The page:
Jesuits’ Oregon province, facing abuse lawsuits, files for bankruptcy
PORTLAND, Ore. – The Oregon province of the Society of Jesus filed for Chapter 11 bankruptcy protection Feb. 17 citing a number of pending lawsuits over clergy sexual abuse claims.
The petition was filed in U.S. Bankruptcy Court for the District of Oregon in Portland in response to 200 lawsuits filed recently against Jesuits of the province. The abuse claims are primarily from Alaskans who said they had been abused as children by priests.
The Jesuits’ Oregon province, based in Portland, serves Alaska, Idaho, Montana, Oregon and Washington.
“Our decision to file Chapter 11 was not an easy one, but with approximately 200 additional claims pending or threatened, it is the only way we believe that all claimants can be offered a fair financial settlement within the limited resources of the province,” said Jesuit Father Patrick Lee, provincial, in a Feb. 17 statement.
The statement noted the province has worked “diligently” to resolve claims of priests’ misconduct, saying it has settled more than 200 claims and paid more than $25 million to victims since 2001. That amount does not include payments made by insurers.
A spokesman for the Oregon province told Catholic News Service Feb. 18 that Father Lee would not comment beyond the statement released a day earlier.
In 2007, the province announced a $50 million settlement between the Jesuits and more than 100 native Alaskans for cases of sexual abuse involving more than a dozen Jesuits posted in Alaska between 1961 and 1987.
Last March, the Diocese of Fairbanks filed for bankruptcy protection saying it was unable to reach a financial settlement with 140 people who had filed about 150 claims against the diocese. After the diocese filed bankruptcy, the number of sex abuse claimants rose to 288.
Father Lee said he hoped the province’s bankruptcy filing “could begin to bring this sad chapter in our province’s history to an end.”
“We continue to pray for all those who have been hurt by the actions of a few men, so that they can receive the healing and reconciliation that they deserve,” he added.
In the bankruptcy petition, the Jesuits’ Oregon province listed assets of less than $5 million and liabilities of nearly $62 million.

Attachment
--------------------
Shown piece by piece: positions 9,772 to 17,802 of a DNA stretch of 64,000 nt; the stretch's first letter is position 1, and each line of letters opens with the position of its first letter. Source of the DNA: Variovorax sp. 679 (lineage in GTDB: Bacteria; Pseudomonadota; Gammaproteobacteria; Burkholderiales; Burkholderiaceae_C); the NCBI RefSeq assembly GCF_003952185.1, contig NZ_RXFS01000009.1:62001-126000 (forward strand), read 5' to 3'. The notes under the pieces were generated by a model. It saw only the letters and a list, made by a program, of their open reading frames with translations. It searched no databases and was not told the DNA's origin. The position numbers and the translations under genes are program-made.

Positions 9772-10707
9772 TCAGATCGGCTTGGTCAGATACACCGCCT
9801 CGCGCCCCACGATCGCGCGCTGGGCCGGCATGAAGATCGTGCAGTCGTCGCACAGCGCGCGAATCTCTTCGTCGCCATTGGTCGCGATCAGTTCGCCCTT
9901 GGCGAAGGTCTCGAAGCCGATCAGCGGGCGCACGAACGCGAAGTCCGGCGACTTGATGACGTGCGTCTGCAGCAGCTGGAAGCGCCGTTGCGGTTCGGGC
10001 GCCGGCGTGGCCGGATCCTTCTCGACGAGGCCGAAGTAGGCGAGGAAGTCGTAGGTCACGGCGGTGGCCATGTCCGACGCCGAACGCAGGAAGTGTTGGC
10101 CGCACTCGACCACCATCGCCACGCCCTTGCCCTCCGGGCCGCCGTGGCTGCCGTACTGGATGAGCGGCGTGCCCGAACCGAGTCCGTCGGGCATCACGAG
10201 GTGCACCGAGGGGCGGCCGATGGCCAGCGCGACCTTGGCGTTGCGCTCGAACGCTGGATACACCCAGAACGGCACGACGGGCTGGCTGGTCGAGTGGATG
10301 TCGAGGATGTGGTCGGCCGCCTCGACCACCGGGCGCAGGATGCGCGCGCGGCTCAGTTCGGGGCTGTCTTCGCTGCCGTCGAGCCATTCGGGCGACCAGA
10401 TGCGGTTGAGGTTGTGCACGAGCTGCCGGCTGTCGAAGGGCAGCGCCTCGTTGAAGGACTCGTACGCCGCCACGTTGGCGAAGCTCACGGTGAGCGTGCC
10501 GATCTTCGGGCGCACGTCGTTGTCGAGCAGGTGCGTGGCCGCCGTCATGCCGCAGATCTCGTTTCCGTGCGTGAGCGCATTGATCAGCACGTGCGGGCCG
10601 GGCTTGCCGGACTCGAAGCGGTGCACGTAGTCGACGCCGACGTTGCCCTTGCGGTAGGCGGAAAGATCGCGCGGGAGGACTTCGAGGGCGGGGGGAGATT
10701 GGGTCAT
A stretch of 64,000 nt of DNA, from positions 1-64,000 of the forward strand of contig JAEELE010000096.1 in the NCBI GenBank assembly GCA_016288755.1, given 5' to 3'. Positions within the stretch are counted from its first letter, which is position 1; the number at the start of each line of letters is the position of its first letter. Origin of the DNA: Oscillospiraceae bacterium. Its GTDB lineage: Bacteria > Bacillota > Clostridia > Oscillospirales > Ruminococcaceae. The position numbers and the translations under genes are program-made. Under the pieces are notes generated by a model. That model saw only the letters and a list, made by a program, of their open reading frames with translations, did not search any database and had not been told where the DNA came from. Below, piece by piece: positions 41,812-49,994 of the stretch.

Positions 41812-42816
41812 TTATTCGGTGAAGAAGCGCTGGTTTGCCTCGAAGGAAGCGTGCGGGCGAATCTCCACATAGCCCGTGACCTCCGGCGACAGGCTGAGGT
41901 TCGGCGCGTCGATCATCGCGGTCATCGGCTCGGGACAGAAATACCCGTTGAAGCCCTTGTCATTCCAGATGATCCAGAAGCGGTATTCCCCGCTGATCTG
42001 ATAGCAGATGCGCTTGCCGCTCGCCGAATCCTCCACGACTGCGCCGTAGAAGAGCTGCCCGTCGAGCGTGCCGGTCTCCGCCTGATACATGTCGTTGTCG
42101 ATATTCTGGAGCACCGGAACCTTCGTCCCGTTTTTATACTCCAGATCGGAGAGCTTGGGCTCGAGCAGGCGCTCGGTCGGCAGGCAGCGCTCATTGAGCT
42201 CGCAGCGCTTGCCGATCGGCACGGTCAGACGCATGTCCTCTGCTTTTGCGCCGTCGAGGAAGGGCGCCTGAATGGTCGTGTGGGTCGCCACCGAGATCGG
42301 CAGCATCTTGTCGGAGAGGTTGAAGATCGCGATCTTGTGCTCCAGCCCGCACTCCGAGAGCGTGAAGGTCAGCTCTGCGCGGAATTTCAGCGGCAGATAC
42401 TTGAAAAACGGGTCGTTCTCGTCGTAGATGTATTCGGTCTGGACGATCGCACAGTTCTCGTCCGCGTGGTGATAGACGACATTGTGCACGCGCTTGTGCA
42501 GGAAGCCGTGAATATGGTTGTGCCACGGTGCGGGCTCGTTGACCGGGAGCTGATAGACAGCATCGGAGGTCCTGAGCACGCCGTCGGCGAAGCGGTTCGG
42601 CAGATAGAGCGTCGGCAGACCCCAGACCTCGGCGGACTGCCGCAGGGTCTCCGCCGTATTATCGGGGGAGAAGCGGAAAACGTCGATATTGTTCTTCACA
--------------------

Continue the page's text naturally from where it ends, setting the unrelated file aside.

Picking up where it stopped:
The Associated Press reported that Ken Roosa, an attorney based in Anchorage, Alaska, who filed the abuse claims on behalf of more than 60 Alaskans, has stated the Oregon province is underestimating its assets.
Mr. Roosa claims the province owns Seattle and Gonzaga universities and several high schools, but the presidents of both Jesuit-run universities said their institutions are completely separate from the province.
Jesuit Father Robert Spitzer, president of Gonzaga University in Spokane, Wash., said in a Feb. 18 statement that the Jesuits’ Oregon province is “a completely separate organization from Gonzaga University,” adding that the university’s “assets are its own and not subject to others’ creditors.”
Jesuit Father Stephen Sundborg, president of Seattle University, similarly stressed in a Feb. 18 statement the university is “an independent entity that is legally separate from the Oregon province of the Society of Jesus. The Society of Jesus does not own or operate Seattle University.”
In a previous statement, Father Sundborg responded to a Jan. 14 lawsuit filed in Alaska on behalf of victims of clergy sexual abuse which alleged that the priest, who was the Jesuits’ Oregon provincial in 1990-96, covered up the sexual abuse of 43 Alaskan children by Jesuit priests.
“The allegations are completely untrue,” he said.
Bishop William S. Skylstad of Spokane said in a Feb. 17 statement that he was “deeply saddened by reports of abuse of children by anyone, but especially abuse by priests.”
He said he stands in solidarity with the victims and with those who have responded to them with compassion and justice. “My hope is that their response will bring some measure of healing to the community.”
The bishop also said he was grateful for the ministry of “so many faithful members of the Oregon province of the Society of Jesus,” and prayed that through the bankruptcy process the “mission and ministry of the Oregon province might continue.”